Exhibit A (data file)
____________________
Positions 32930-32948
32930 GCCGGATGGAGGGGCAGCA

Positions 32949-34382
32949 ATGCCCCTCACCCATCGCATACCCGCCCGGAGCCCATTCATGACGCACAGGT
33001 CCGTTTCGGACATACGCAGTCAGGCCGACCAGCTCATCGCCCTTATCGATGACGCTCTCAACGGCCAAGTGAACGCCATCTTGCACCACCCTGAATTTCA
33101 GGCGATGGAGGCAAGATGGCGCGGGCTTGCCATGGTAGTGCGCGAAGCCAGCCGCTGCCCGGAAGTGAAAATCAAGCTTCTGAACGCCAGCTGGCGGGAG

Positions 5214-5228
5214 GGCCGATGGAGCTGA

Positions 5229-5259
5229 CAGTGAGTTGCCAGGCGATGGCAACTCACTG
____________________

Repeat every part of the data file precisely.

Positions 32930-32948
32930 GCCGGATGGAGGGGCAGCA

Positions 32949-34382
32949 ATGCCCCTCACCCATCGCATACCCGCCCGGAGCCCATTCATGACGCACAGGT
33001 CCGTTTCGGACATACGCAGTCAGGCCGACCAGCTCATCGCCCTTATCGATGACGCTCTCAACGGCCAAGTGAACGCCATCTTGCACCACCCTGAATTTCA
33101 GGCGATGGAGGCAAGATGGCGCGGGCTTGCCATGGTAGTGCGCGAAGCCAGCCGCTGCCCGGAAGTGAAAATCAAGCTTCTGAACGCCAGCTGGCGGGAG

Positions 5214-5228
5214 GGCCGATGGAGCTGA

Positions 5229-5259
5229 CAGTGAGTTGCCAGGCGATGGCAACTCACTG